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Laboratory experiments on corruption

Corrupt activities are seldom observed directly. Naturally, everyone involved in such behaviour has good reasons to remain silent. Much progress has been made in cross-country econometric analysis on the determinants of corruption. Still, if one wishes to have a closer look at corrupt behaviour, problems arise, because the subject of study is carefully hidden from the researcher's eyes. To tackle the problem, researchers have recently begun to use an alternative approach to gather empirical data on the issue. In laboratory experiments it is possible to create analogous, although stylized, environments that mimic real-life corruption scenarios and to obtain data in a controlled manner. This chapter surveys that research.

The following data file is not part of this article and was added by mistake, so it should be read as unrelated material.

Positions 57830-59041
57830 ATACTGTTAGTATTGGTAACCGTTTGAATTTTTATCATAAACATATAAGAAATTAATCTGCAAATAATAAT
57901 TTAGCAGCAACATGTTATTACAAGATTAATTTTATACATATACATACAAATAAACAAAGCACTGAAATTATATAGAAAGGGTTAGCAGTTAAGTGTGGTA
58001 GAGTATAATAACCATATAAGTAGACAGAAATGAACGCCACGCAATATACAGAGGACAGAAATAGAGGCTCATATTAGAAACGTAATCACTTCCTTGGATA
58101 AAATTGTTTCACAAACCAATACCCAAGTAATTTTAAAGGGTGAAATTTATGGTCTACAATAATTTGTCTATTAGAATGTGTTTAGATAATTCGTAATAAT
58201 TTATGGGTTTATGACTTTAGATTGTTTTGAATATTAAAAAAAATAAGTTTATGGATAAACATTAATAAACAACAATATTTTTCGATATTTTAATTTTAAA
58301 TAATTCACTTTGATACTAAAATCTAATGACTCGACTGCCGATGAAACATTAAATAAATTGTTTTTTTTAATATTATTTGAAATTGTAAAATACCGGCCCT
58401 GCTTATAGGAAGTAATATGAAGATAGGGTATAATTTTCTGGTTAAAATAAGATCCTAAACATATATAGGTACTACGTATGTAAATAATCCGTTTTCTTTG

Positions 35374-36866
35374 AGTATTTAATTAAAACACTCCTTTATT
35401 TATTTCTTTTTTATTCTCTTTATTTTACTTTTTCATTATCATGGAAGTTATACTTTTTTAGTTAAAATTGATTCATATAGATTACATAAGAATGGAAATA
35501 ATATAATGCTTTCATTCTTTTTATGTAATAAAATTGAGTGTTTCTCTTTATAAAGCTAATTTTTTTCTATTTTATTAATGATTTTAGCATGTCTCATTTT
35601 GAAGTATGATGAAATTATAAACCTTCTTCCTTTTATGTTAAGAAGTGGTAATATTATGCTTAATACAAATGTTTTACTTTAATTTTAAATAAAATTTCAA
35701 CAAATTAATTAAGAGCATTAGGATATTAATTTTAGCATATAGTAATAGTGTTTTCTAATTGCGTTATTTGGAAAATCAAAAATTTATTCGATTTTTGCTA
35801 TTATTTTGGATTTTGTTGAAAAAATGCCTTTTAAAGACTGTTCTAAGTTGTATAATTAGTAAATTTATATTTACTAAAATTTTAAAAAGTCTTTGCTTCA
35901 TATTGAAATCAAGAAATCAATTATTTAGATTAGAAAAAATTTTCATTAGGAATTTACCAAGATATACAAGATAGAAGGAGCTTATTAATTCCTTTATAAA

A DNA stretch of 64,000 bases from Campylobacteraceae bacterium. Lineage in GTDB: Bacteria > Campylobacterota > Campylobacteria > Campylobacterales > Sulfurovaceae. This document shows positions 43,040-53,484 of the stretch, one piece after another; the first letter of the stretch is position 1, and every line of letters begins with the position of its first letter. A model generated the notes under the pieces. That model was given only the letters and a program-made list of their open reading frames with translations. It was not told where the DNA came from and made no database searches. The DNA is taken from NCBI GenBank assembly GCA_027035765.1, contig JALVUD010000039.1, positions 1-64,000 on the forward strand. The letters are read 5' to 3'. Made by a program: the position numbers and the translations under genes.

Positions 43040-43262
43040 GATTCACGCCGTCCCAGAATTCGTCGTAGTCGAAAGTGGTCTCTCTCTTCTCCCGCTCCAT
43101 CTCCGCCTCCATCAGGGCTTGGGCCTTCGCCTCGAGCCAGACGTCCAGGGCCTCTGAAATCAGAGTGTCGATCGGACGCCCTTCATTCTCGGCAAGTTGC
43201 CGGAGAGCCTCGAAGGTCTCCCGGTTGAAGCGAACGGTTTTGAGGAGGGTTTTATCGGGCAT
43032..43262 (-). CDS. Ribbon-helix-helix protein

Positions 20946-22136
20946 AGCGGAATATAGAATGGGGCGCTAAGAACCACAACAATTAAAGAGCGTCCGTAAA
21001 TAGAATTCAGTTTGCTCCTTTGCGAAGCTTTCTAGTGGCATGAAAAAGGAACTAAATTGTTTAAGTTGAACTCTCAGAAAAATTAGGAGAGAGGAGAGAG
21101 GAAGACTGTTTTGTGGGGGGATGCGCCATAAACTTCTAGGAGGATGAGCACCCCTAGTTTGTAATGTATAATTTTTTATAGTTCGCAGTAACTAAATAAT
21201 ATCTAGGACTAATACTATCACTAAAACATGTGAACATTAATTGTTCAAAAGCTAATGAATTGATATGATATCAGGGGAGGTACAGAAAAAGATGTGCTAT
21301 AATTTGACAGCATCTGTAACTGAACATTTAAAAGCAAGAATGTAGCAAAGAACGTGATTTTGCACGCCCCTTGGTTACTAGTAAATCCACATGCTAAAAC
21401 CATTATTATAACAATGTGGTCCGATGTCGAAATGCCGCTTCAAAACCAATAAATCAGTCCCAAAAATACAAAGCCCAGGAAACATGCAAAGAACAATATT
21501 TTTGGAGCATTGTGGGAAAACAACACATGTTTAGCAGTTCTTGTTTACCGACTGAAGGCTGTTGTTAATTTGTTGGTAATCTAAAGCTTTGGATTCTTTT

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Paper provided by Monash University, Department of Economics in its series Monash Economics Working Papers with number archive-38.

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Length: 19 pages
Date of creation: 2006
Publication status: published in International Handbook on the Economics of Corruption, Rose-Ackerman, S.(Ed.), Edward Elgar Publishing Inc., Northampton
Handle: RePEc:mos:moswps:archive-38
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Department of Economics, Monash University, Victoria 3800, Australia

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